Opioid Crisis

Fueled by misperceptions about prescription drug safety, opioid abuse is reaching epidemic proportions, and prescription drugs are misused and abused more often than any other drug, except marijuana and alcohol. Prescription drug abuse-related emergency department visits and treatment admissions have risen significantly in recent years. Other negative outcomes that may result from prescription drug misuse and abuse include overdose and death, falls and fractures in older adults, and, for some, initiating injection drug use with resulting risk for infections such as hepatitis C and HIV. 

The following resources are provided to help you understand this issues and cope with the epidemic. 

ENA Position Statement: Patients with Substance Use Disorders and Addiction in the Emergency Care Setting (2016) 
Substance use disorders contributing to abuse, addiction, and their related consequences pose a significant and escalating public health problem that impacts the emergency care setting. In its most recent published report, the Drug Abuse Warning Network (DAWN) estimated that 5.1 million drug-related emergency department (ED) visits occurred nationwide in 2011.



Naloxone Education Toolkit
Opioid overdose has reached epidemic levels in the U.S. and impacts emergency departments (EDs) on a daily basis. This places frontline ED Staff in an optimal position to provide just-in-time education to help prevent deaths resulting from opioid overdose. The ENA Naloxone Education Toolkit (NET) is designed for emergency nurses and providers, and includes the necessary resources to educate patients and family members about opioid overdose. Information on distribution and proper use of naloxone kits is also included in this toolkit.

Free public resources:

Journal of Emergency Nursing

Epidemiology of Opioid Abuse and Addiction
Journal of Emergency Nursing, March 2017
Opioid addiction, such as heroin and prescription pain medication, is a growing problem in the United States and internationally. Knowledge and respect for the epidemiology of opioid abuse and addiction, its consequences, and the role of the ED prescriber and nurse in reducing the risk and sequelae of opioid abuse and addiction is critical to reduce the incidence of adverse outcomes and deaths.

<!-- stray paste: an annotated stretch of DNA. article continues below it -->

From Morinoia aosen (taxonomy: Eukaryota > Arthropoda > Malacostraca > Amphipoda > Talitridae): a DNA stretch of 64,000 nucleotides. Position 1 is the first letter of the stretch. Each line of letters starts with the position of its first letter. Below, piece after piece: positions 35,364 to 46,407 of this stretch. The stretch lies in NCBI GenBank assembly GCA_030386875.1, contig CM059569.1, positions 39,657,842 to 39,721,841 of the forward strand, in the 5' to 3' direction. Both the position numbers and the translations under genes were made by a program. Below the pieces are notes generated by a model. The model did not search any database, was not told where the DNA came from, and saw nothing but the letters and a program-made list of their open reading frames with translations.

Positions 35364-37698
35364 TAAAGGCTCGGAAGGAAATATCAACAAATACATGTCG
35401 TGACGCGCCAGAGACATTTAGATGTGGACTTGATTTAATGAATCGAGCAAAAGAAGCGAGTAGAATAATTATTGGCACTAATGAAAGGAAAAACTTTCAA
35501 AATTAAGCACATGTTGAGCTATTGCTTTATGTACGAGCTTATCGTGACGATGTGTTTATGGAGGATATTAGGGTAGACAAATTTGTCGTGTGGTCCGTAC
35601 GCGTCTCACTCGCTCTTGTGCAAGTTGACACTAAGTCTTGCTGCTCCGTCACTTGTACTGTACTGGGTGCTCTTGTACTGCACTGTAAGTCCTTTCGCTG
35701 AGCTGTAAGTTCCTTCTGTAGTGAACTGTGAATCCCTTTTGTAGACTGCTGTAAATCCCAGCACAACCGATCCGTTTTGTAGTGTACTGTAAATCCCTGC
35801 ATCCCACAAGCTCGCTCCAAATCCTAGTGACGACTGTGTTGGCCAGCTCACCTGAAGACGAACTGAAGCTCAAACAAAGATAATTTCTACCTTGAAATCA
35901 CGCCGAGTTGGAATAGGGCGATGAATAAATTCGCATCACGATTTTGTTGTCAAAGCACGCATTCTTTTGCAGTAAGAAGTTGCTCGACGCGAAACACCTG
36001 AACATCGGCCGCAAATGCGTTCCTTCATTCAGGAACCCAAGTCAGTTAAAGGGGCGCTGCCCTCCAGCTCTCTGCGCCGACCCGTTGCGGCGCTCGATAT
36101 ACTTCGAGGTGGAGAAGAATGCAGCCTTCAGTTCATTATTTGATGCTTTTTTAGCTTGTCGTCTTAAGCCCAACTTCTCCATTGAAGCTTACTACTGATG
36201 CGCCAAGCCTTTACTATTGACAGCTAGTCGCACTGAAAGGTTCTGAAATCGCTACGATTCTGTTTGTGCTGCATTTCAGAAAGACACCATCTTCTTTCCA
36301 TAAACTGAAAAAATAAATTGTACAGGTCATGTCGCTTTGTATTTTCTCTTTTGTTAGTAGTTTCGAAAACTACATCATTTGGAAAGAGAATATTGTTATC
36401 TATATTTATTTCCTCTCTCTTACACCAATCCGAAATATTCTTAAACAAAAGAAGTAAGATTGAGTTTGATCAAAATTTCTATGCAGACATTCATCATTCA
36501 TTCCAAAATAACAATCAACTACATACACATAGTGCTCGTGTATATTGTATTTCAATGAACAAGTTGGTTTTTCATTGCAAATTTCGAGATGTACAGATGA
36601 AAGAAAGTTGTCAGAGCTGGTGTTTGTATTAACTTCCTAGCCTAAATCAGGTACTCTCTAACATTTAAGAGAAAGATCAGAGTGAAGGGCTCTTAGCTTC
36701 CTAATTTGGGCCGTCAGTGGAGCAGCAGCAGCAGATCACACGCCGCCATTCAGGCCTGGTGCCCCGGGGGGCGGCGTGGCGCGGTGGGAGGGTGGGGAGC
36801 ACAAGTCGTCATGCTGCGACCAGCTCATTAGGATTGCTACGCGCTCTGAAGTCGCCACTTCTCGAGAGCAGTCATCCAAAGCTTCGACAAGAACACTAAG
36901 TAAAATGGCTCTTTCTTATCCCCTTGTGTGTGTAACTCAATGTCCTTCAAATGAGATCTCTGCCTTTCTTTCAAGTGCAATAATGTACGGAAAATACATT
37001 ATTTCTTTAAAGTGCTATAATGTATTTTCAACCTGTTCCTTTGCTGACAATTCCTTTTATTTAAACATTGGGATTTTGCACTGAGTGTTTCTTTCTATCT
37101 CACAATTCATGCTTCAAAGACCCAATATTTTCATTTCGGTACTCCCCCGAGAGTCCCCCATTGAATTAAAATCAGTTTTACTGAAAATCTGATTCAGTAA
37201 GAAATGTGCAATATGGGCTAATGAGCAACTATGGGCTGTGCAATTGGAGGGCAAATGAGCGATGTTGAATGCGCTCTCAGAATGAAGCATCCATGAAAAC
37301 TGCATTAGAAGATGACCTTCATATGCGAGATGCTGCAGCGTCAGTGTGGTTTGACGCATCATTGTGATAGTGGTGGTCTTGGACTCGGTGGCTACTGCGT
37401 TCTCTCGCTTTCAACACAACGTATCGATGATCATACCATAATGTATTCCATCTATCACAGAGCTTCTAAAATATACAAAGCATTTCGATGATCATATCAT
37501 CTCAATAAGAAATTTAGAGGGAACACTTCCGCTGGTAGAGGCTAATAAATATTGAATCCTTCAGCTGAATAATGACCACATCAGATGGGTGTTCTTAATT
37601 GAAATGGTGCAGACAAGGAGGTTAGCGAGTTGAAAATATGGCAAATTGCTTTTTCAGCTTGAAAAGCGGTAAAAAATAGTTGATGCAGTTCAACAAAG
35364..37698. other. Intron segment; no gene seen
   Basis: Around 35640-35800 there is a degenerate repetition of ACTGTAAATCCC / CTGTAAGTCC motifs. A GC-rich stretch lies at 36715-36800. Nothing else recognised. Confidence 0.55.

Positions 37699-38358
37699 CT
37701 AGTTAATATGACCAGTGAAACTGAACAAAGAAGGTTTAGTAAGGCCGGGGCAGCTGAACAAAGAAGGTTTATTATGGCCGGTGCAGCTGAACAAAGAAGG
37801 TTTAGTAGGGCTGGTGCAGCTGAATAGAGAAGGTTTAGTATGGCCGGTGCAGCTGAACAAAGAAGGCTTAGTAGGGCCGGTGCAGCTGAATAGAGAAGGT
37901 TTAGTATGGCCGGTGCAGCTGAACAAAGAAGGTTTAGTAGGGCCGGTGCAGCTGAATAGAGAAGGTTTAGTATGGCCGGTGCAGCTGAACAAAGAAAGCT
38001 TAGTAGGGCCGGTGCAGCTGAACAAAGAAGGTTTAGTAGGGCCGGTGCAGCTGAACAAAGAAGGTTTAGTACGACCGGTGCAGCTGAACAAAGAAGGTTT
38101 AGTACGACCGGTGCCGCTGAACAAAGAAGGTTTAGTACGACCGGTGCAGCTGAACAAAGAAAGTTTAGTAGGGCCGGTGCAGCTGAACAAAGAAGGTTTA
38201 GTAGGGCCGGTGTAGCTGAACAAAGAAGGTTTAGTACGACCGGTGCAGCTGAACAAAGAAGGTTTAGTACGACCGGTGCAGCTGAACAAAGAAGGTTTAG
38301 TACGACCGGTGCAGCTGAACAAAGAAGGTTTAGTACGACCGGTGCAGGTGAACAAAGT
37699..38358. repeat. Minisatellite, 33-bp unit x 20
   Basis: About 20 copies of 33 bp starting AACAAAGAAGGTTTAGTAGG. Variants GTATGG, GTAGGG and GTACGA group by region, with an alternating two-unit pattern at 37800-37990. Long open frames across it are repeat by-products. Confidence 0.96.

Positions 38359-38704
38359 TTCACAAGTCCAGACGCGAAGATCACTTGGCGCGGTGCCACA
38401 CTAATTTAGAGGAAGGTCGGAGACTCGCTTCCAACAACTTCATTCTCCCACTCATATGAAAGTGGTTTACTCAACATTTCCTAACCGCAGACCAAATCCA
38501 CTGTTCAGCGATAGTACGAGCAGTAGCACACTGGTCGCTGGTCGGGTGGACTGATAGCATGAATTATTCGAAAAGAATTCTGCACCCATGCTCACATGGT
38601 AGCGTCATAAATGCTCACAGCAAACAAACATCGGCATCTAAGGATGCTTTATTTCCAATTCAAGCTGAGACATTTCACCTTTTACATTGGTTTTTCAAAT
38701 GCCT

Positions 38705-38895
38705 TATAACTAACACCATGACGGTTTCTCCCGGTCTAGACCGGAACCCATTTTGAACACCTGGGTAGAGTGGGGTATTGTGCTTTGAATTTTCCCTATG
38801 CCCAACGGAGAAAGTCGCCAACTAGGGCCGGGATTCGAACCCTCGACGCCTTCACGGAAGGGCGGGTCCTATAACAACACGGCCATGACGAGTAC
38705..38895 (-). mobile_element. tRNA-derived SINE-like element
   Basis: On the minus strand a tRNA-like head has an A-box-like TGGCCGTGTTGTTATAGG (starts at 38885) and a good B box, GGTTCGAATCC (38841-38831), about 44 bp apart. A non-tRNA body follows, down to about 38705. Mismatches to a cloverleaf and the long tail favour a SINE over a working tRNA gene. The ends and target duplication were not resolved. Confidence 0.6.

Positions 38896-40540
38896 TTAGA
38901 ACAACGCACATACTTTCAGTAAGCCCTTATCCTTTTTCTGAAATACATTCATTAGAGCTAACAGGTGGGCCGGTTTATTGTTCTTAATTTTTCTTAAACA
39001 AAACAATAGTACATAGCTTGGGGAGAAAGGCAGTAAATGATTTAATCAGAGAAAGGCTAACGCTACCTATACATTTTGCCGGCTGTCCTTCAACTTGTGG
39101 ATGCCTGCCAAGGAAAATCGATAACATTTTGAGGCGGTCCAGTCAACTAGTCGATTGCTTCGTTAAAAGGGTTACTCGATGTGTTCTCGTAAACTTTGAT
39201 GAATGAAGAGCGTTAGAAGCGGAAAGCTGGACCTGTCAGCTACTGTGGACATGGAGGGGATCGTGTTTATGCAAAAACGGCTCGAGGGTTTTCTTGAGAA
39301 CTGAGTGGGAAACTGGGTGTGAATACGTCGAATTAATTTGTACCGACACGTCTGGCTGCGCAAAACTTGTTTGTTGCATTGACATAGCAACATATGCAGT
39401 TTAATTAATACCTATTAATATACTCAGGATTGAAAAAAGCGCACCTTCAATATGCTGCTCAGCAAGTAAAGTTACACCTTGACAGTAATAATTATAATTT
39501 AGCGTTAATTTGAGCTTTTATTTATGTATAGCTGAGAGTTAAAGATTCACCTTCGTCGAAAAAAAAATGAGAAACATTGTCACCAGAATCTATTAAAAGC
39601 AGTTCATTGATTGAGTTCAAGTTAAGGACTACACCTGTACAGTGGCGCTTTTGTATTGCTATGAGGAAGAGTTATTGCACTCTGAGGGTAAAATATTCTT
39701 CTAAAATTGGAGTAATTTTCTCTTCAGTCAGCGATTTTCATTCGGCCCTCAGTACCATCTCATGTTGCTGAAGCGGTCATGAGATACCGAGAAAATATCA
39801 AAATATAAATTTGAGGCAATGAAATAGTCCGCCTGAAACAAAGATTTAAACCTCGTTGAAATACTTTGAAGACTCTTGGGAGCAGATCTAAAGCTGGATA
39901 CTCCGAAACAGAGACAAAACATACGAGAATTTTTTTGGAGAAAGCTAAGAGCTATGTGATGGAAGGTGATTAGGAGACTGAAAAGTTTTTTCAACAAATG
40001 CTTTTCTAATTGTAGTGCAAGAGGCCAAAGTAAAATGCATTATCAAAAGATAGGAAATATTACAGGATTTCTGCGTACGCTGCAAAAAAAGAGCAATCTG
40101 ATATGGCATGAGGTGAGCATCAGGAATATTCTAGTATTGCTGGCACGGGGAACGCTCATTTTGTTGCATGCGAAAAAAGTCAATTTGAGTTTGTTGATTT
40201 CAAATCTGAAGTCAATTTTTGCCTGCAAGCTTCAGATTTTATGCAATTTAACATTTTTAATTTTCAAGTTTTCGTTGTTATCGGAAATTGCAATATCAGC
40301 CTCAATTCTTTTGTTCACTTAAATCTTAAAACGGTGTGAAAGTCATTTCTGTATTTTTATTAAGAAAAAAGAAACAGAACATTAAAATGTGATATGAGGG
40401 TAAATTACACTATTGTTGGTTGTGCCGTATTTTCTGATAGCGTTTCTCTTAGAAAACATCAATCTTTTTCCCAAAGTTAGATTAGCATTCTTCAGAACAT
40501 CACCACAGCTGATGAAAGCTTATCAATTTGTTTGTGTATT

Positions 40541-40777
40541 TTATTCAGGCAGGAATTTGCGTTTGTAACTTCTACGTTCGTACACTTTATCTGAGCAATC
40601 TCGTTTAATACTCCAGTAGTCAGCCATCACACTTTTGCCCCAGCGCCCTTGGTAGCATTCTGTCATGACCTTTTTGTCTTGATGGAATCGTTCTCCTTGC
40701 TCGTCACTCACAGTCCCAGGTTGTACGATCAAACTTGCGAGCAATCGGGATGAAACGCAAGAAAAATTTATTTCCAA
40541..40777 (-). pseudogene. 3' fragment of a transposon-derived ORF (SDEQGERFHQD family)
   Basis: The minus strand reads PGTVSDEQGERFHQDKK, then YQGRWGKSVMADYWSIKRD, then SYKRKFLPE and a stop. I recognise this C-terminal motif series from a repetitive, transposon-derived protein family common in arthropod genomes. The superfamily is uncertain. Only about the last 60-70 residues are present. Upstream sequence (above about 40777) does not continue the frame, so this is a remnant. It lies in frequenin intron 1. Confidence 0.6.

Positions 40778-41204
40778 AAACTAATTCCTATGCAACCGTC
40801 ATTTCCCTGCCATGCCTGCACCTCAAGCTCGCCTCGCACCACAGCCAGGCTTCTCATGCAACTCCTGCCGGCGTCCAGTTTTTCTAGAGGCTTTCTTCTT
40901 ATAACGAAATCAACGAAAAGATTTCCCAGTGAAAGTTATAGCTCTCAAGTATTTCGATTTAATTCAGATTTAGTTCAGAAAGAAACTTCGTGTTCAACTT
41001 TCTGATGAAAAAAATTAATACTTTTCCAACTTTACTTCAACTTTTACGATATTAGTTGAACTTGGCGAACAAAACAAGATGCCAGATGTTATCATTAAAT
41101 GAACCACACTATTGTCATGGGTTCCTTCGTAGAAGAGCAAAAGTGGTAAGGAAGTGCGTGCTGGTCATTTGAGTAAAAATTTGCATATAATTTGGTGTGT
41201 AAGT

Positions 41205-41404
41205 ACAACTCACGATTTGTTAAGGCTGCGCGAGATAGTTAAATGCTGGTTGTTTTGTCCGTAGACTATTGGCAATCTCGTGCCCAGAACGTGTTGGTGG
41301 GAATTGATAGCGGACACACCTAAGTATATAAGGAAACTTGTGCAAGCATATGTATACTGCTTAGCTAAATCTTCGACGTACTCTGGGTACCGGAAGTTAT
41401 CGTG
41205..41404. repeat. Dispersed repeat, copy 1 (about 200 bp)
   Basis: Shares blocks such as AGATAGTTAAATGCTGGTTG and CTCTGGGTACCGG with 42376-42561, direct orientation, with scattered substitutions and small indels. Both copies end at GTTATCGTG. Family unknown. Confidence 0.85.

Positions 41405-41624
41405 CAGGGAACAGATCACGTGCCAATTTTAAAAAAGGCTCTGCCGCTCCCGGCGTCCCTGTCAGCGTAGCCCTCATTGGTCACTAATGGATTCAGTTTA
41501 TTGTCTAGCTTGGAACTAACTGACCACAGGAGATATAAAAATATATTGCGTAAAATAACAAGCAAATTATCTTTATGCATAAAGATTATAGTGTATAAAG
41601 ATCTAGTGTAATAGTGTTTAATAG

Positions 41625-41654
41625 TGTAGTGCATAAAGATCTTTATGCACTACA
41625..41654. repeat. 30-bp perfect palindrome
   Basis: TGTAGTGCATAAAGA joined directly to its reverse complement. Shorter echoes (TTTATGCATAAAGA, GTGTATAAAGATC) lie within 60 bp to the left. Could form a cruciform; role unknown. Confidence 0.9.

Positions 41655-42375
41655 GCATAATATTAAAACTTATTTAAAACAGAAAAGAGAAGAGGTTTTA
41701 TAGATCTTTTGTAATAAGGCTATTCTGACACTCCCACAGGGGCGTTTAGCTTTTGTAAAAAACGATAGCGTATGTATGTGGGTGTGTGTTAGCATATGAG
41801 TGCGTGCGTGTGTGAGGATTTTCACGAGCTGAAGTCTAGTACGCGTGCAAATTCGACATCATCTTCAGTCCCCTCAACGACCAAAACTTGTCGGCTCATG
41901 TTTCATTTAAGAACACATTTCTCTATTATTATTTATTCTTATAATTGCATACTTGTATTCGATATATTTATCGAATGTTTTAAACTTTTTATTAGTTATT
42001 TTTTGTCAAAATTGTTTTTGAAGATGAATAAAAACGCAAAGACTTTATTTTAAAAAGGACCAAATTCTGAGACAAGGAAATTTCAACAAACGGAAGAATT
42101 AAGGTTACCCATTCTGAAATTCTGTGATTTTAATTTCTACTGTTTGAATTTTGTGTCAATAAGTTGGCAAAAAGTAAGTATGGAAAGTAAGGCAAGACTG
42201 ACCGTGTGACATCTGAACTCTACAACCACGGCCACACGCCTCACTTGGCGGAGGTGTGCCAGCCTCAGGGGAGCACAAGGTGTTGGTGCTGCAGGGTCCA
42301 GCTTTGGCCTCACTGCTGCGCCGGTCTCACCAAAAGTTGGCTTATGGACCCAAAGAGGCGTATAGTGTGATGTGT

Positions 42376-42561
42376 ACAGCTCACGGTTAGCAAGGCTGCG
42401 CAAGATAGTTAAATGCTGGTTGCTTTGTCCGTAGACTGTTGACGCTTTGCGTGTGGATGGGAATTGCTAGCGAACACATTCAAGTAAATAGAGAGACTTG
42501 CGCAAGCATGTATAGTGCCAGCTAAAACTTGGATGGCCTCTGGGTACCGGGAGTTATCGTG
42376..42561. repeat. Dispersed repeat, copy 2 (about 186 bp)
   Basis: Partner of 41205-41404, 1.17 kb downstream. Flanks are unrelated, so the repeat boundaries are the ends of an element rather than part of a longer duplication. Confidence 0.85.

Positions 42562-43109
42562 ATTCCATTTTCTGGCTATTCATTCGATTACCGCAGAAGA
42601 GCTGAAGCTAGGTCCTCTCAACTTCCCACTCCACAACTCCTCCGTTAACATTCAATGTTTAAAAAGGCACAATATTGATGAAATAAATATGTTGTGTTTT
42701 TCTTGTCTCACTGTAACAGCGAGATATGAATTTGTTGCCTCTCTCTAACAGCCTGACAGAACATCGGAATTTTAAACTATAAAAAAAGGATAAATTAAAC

A Tale of Waste and Loss: Lessons Learned 
Journal of Emergency Nursing, April, 2016 
With more than 18,000 drug overdose deaths in 2014, opioid overdoses stand out as the leading cause of accidental death in the United States. More than 1.9 million persons are addicted to prescription pain relievers, which far exceeds the number of persons abusing heroin. Unfortunately, health care workers are among these statistics; one in 10 professionals are struggling with an addiction or are abusing medications not prescribed to them. This startling figure is congruent with findings from the American Nurses Association, which estimates that about 10% of nurses are thought to be abusing drugs, and what is more frightening, even working while impaired.

A Framework for the Treatment of Pain and Addiction in the Emergency Department
Journal of Emergency Nursing, March, 2014
Painful conditions account for over 70% of all ED visits in the United States and Canada, yet research has found that pain management for both acute and chronic pain is often inadequate and opioid analgesics are often underused or inappropriately prescribed. The use of prescription opioid analgesics to treat acute and chronic pain has substantially increased in North America in the past decade and so has the incidence of misuse, related harm, and diversion. It is surprising therefore that very little education and training are offered to emergency care personnel on pain management and how to best deal with the risk of addiction, diversion, and abuse associated with dispensing controlled substances.


Find more Journal of Emergency Nursing articles

ENA Legislative Initiatives

From the ENA Public Policy Agenda: 2016/2017

Improve treatment of patients who abuse prescription opioids and heroin
The U.S. is experiencing a historic epidemic in opioids and heroin abuse. In 2014, drug overdoses were the leading cause of accidental death in the U.S.  ENA will support comprehensive legislation to combat the ongoing national crisis of addiction to opioid drugs, including provisions to encourage states and local communities to pursue a full array of proven strategies to combat addiction and support individuals in recovery.

Opioids Posing Increasingly Dangerous Threat to Emergency Nurses (7/2017)

ENA Applauds Senate Passage of Comprehensive Mental Health Reform and Opioid Treatment Funding Legislation (12/2016)

ENA Praises Zika and Opioid Funding in Stopgap Spending Bill (9/2016)

New Naloxone Education Toolkit Arms Frontline Emergency Department Staff with Just-in-Time Guidance for Lifesaving Opioid Overdose Intervention(8/2016)


Other Resources

Webinar: Safe Use of Opioids in the Acute Care Setting: Within Our Reach
Institute for Safe Medication Practices (ISMP), sponsored by an unrestricted educational grant from Fresenius.
Tue, Jul 11, 2017 12:30 PM - 2:00 PM CDT

Research Report: Misuse of Prescriptive Drugs
National Institute of Drug Abuse: https://www.drugabuse.gov

Web Site: Opioids: The Prescription Drug and Heroin Overdose Epidemic 
U.S. Department of Health & Human Services: www.hhs.gov

Web Site: Prescription Drug Misuse and Abuse
U.S. Department of Health & Human Services Substance Abuse and Mental Health Services Administration: https://www.samhsa.gov

Feature Article: ED Nurses Fight Opioid Epidemic
Advance Healthcare Network for Nurses: http://nursing.advanceweb.com

Working to promote safe practice and safe care.